Summary
Computability is the ability to solve a problem in an effective manner. It is a key topic of the field of computability theory within mathematical logic and the theory of computation within computer science. The computability of a problem is closely linked to the existence of an algorithm to solve the problem. The most widely studied models of computability are the Turing-computable and μ-recursive functions, and the lambda calculus, all of which have computationally equivalent power. Other forms of computability are studied as well: computability notions weaker than Turing machines are studied in automata theory, while computability notions stronger than Turing machines are studied in the field of hypercomputation. A central idea in computability is that of a (computational) problem, which is a task whose computability can be explored. There are two key types of problems: A decision problem fixes a set S, which may be a set of strings, natural numbers, or other objects taken from some larger set U. A particular instance of the problem is to decide, given an element u of U, whether u is in S. For example, let U be the set of natural numbers and S the set of prime numbers. The corresponding decision problem corresponds to primality testing. A function problem consists of a function f from a set U to a set V. An instance of the problem is to compute, given an element u in U, the corresponding element f(u) in V. For example, U and V may be the set of all finite binary strings, and f may take a string and return the string obtained by reversing the digits of the input (so f(0101) = 1010). Other types of problems include search problems and optimization problems. One goal of computability theory is to determine which problems, or classes of problems, can be solved in each model of computation. Model of computation A model of computation is a formal description of a particular type of computational process. The description often takes the form of an abstract machine that is meant to perform the task at hand.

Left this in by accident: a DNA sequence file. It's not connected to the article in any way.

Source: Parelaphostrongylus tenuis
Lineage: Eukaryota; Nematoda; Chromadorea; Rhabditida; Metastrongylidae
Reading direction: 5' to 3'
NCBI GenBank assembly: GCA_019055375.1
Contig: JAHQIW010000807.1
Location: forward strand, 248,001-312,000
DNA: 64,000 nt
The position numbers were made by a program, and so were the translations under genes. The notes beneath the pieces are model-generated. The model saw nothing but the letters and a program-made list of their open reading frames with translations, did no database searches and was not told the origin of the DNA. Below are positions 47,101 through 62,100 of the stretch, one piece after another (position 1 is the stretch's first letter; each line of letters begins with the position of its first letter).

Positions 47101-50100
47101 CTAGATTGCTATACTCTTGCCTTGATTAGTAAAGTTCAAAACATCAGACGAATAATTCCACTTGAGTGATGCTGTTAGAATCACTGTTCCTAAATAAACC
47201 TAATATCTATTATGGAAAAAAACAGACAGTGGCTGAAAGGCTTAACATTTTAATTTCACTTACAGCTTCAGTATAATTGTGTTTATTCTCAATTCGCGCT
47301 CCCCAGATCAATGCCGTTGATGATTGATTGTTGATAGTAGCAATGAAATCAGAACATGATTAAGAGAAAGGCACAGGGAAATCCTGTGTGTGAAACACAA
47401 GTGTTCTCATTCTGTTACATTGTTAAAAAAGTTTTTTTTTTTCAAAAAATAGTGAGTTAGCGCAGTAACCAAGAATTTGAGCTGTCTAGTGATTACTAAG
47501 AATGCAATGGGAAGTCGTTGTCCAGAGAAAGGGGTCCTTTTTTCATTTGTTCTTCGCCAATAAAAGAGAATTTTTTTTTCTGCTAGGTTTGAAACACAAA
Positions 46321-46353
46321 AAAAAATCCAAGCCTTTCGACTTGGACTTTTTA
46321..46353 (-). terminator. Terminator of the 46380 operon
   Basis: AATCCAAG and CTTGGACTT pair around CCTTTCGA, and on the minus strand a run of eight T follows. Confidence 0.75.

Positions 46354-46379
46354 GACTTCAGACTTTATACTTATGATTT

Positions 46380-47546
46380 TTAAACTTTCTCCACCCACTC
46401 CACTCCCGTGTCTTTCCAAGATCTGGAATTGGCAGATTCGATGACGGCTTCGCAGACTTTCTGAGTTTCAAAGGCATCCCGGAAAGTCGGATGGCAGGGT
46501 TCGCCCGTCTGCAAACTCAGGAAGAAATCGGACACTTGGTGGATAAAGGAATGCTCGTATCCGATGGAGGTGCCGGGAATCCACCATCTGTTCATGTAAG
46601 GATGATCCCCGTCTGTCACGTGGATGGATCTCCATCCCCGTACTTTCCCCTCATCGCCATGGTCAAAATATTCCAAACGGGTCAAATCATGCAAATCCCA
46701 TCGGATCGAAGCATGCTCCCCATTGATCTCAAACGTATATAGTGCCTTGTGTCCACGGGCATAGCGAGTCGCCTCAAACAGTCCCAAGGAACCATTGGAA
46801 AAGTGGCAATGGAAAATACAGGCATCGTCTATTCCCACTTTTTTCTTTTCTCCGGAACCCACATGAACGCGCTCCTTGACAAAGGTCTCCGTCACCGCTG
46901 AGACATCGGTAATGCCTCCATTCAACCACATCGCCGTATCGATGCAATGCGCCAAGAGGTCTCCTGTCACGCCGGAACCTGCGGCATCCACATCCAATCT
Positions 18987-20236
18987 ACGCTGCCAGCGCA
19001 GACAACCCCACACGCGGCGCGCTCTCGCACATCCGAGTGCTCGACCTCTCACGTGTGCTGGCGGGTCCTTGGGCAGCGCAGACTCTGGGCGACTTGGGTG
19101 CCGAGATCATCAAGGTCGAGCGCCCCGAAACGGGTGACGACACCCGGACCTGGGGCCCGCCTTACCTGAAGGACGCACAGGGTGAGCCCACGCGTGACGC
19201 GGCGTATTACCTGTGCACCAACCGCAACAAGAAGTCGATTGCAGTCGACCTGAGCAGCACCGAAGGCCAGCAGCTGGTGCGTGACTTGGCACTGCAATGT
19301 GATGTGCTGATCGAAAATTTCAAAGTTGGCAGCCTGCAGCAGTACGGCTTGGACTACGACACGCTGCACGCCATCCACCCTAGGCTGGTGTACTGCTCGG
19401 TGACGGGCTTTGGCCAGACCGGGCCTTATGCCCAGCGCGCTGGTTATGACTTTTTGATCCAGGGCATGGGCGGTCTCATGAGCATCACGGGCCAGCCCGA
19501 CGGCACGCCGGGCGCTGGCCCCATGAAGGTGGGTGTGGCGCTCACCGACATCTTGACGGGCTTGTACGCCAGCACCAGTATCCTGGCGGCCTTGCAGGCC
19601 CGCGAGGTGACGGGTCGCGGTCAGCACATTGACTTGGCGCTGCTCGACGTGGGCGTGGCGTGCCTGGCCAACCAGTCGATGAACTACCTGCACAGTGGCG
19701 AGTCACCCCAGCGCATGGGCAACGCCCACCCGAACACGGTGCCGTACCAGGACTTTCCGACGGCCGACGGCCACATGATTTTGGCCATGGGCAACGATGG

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Optimal Computational Split-state Non-malleable Codes

Divesh Aggarwal, Divya Gupta

Non-malleable codes are a generalization of classical error-correcting codes where the act of "corrupting" a codeword is replaced by a "tampering" adversary. Non-malleable codes guarantee that the mes
Springer Int Publishing Ag2016
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In computability theory, the Church–Turing thesis (also known as computability thesis, the Turing–Church thesis, the Church–Turing conjecture, Church's thesis, Church's conjecture, and Turing's thesis) is a thesis about the nature of computable functions. It states that a function on the natural numbers can be calculated by an effective method if and only if it is computable by a Turing machine. The thesis is named after American mathematician Alonzo Church and the British mathematician Alan Turing.
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